Publication date: April 2017Source:Journal of Archaeological Science, Volume 80
Author(s): Christian Fischer, Ellen Hsieh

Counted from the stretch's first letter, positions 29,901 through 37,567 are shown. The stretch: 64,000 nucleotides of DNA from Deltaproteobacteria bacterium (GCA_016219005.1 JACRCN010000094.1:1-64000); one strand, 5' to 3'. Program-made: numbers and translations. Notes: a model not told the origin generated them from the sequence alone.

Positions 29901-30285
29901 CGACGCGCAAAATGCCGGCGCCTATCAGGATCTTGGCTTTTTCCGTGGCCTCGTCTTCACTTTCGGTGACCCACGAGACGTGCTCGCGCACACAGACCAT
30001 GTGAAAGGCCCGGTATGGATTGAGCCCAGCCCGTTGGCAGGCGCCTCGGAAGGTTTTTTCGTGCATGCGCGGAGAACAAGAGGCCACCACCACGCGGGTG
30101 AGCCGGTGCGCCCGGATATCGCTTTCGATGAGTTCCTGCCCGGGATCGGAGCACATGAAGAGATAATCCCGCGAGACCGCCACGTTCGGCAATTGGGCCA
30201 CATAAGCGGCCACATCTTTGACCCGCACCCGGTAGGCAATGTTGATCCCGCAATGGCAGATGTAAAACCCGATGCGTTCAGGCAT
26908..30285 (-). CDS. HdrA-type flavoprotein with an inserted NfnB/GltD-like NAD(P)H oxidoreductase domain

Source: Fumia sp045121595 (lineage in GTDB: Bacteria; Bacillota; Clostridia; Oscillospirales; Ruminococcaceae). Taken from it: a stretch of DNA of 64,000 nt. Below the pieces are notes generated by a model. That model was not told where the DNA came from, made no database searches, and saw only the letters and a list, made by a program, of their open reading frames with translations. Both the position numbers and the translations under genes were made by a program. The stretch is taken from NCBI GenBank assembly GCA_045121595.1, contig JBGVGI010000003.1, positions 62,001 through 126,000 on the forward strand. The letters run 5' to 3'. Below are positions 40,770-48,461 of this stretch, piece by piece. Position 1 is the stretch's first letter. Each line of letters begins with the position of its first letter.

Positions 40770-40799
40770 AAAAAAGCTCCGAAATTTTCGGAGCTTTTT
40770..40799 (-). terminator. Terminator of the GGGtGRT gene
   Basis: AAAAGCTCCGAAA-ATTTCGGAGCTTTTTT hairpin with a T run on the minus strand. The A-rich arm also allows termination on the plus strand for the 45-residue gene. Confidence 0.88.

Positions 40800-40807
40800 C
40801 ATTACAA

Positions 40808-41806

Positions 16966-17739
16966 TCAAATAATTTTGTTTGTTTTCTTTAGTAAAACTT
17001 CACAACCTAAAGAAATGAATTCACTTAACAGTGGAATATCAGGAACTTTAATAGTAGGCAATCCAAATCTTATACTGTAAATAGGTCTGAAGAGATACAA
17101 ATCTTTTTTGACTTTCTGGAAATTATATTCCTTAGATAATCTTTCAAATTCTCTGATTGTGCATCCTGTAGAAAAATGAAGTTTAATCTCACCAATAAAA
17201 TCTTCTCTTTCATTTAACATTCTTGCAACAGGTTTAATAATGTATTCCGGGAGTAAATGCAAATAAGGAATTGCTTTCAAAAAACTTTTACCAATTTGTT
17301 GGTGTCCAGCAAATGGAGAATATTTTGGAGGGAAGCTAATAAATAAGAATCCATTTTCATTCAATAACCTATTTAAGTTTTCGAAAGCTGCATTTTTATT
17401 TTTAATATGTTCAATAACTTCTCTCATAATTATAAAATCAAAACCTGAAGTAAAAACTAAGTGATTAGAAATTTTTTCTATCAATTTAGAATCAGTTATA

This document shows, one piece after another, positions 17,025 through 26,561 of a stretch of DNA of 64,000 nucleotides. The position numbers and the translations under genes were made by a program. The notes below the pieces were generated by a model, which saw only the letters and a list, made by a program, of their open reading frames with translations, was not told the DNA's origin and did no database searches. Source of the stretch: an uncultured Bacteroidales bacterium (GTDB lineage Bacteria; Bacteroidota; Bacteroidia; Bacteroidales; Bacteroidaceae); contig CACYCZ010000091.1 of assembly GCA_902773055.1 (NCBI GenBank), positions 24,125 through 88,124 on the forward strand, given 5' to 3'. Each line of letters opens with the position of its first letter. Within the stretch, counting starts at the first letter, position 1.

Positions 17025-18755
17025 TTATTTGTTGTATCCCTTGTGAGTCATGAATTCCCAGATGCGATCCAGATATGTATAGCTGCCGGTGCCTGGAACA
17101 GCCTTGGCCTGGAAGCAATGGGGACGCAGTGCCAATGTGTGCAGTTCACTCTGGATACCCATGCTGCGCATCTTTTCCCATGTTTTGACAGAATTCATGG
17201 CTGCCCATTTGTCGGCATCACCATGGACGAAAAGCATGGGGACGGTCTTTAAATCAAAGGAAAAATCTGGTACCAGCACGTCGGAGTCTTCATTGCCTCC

The chemical composition of Chinese blue-and-white porcelain, from the body to the pigment and the glaze, has been widely investigated over the last decades. However, most studies focused on ware from official kilns and much less attention has been given to folk kilns whose production was primarily aimed at supplying overseas markets. Moreover, scientific analysis has often relied on sophisticated laboratory-based instrumentation, a methodology that can be used neither for large sets of archaeological sherds nor in the field. The research presented here evaluates the applicability of non-invasive portable X-ray fluorescence (pXRF) and fiber optics reflectance spectroscopy (FORS) for the study of overseas Chinese blue-and-white porcelain manufactured in Jingdezhen and Zhangzhou, the main production centers during the late 16th to early 17th centuries. Results obtained on a limited number of sherds found in Indonesia and the Philippines show that concentration levels of some minor and trace elements, in particular zirconium and associated thorium, are sufficient to clearly distinguish Jingdezhen and Zhangzhou productions. The composition of the cobalt-based blue pigment was also easily identified with pXRF, highlighting the Fe-poor and Mn-rich compositional pattern in accordance with the local asbolite ores used during this time period. Furthermore, FORS provided additional information on tint and shade variations of the blue pigment. Consequently, pXRF combined with FORS represents an innovative and cost effective analytical approach to study the chemistry and provenance of Chinese blue-and-white porcelain, particularly in the field and/or for large archaeological sherd collections.